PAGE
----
U-M’s Faley on Entrepreneurial Programs’ Explosive Growth, and Ending the Midwestern Shame Game
“Entrepreneurialism is a virus that must be spread.” So said Samuel Zell 12 years ago as he and Anne Lurie (on behalf of her deceased husband Robert) gave the University of Michigan Ross School of Business $10 million to establish the Zell Lurie Institute for Entrepreneurial Studies.
Since then, the Institute has extended its reach beyond U-M, playing an active role in the management of several statewide initiatives, and supporting regional entrepreneurial organizations that serve as a catalyst for economic development. Just last week, the Princeton Review named U-M as having the fifth best graduate entrepreneurship program in the country.
“What we’ve done in 12 years is codify what entrepreneurs really do,” says Tim Faley, managing director of the Institute and adjunct professor of entrepreneurship. “We have broken it into logical and learnable steps that span from ideation to success and that involve both classes and action-based learning.”
Faley says he collaborated with an unnamed serial entrepreneur in Ann Arbor to vet the steps he had in mind to teach his students. He said at first, his friend scoffed at him, saying entrepreneurialism was all instinct and couldn’t be learned. But as Faley explained his theory, the serial entrepreneur looked down at the notes pertaining to his latest project scattered all over the table and realized Faley’s methodology matched the way he was going about turning his “problem” into a fully realized business.
“We knew we got it right when the steps applied to both the family business entrepreneurial model and the technology entrepreneurial model, and all other entrepreneurial models in between,” Falhey says.
Faley says now is the perfect time for students to delay their entrance into the workforce for a few years while they work on bringing an idea hatched and honed in college to business fruition. To that end, in 2008 the Institute “blew up” the way they did their annual business-plan competition, doing away with the typical format where students form teams, make pitches, and are awarded prizes, all in the matter of a few days or weeks.
“We created a crazy, insane system that turned the competition into a four-month process. I compare the format to an extended March Madness,” Faley says.
In Round One, students articulate the problem that needs solving, who their potential customers are, a solution to the problem, and how their idea will make money. In Round Two, they perform market analyses. Round Three is the classic pitch round. Round Four has the final four teams sitting down with investors.
“The investors give the students three minutes of uninterrupted pitch time, but then they’ll jump in and ask anything,” Faley says. Throughout all rounds, members of teams who are eliminated are encouraged to re-combine with successful teams.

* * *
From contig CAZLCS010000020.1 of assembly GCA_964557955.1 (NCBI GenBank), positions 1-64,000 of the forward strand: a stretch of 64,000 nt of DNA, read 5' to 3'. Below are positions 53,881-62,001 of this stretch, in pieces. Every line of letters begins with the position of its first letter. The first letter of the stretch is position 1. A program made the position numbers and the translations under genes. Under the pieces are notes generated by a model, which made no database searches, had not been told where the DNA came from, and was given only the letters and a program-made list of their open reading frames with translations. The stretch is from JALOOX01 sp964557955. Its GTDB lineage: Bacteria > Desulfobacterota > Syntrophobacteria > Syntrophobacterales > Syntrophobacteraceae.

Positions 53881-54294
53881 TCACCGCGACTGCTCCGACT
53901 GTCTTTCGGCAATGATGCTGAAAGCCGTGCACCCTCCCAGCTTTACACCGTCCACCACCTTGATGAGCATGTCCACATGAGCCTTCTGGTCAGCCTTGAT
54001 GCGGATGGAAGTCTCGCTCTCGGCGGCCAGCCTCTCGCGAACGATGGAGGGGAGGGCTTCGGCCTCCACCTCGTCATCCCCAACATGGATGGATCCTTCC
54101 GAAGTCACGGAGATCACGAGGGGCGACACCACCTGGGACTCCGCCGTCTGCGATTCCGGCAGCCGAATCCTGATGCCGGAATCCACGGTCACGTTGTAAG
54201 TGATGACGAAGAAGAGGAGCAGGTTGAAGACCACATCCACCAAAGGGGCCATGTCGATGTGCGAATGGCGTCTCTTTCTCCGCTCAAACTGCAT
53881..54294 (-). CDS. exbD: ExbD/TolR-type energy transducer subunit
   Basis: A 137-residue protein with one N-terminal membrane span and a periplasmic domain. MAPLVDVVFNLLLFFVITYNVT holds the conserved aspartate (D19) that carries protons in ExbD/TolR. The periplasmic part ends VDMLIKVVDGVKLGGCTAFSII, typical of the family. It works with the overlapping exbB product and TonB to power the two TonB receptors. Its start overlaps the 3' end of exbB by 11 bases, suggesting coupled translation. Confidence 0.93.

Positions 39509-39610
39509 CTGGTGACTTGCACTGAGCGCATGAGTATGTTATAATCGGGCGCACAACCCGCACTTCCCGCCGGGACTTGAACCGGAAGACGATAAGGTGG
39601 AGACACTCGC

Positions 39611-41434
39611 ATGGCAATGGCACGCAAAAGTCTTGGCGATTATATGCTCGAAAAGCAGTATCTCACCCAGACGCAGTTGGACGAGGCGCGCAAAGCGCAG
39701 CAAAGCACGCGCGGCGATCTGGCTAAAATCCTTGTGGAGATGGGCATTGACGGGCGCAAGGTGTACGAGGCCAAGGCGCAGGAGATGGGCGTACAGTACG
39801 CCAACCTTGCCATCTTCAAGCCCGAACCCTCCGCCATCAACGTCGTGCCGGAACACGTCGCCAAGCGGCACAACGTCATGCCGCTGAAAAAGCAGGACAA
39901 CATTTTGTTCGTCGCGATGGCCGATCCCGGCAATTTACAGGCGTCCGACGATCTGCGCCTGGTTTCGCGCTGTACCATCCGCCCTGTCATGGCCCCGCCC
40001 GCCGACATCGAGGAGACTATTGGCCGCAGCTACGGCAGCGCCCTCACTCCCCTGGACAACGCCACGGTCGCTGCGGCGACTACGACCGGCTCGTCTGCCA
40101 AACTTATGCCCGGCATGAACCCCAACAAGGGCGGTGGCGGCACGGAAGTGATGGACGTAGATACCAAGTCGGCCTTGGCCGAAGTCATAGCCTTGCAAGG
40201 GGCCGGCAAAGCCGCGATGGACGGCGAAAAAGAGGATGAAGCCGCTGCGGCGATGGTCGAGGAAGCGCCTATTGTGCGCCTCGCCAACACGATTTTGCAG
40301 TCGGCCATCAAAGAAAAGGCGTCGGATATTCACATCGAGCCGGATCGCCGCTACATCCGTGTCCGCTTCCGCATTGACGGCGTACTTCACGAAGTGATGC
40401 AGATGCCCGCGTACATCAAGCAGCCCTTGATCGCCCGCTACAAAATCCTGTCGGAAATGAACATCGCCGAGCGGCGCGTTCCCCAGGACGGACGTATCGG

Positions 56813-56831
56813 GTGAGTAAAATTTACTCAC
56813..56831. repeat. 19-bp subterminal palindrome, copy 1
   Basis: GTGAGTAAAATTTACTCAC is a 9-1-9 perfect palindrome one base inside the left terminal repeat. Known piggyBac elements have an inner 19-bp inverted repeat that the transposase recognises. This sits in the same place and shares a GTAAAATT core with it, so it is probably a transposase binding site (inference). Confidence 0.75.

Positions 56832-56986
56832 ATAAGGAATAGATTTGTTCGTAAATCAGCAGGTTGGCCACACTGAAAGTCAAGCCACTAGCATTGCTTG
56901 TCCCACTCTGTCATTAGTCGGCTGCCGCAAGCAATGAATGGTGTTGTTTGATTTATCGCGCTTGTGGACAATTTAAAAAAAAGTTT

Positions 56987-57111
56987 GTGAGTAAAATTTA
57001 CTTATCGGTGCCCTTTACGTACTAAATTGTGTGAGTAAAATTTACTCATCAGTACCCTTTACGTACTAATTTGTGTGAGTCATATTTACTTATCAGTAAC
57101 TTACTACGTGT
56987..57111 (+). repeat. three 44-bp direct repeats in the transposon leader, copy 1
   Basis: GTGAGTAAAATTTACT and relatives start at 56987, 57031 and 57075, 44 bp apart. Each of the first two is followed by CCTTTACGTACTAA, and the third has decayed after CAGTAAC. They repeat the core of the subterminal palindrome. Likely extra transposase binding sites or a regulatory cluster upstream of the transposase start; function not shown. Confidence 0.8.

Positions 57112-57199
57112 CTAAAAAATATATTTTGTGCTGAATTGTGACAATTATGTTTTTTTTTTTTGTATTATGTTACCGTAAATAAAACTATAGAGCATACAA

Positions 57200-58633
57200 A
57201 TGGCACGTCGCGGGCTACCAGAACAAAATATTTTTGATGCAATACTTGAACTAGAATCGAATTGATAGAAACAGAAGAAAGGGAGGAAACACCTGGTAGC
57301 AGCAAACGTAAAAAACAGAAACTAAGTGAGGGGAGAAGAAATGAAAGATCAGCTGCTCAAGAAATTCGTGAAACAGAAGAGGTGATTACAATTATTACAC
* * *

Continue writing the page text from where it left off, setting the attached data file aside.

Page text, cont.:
Faley says winning teams are not only introduced to venture capitalists, but they’re sent on the road to compete in business plan competitions across the nation, which allows them to refine their business plans as well as expose them to an array of investors outside of Michigan.
Although the prize money is welcome, Faley says students routinely tell him that the feedback they get is the most valuable part of the experience.
He cites one student project, Mobius Microsystems, which racked up $200,000 in prize money while traveling on the business competition circuit. The students used the $200,000 as pre-seed money. Venture capitalists contributed more, and Faley, speaking like a proud papa, says that in 2010 Mobius was acquired by Integrated Device Technology.
Faley points to Mobius as proof that the entrepreneurial climate in Michigan right now is much better than it was even a few years ago. He says it’s now a legitimate career option for students, as these entrepreneurial programs are “exploding” nationally, to take a few years off after graduation to try their hand at starting a company. The only hindrance he sees is Midwesterners’ tendency to look at entrepreneurial failure with shame and quit, whereas in Silicon Valley, failure is seen as a badge of honor one acquires, sometimes more than once, along the path to success. Faley says he’s working to overcome the seemingly inborn Midwestern inferiority complex.
“Eight years ago, with the Big Three, it used to be the students’ perspective that you either start a company or join Ford, GM or Chrysler and have a 30-year career. That’s no longer true. And if you’ve been involved in [business plan competitions] and exposed to so much, you’ve really expanded your knowledge base for the next opportunity. The risk playing field has really been leveled.”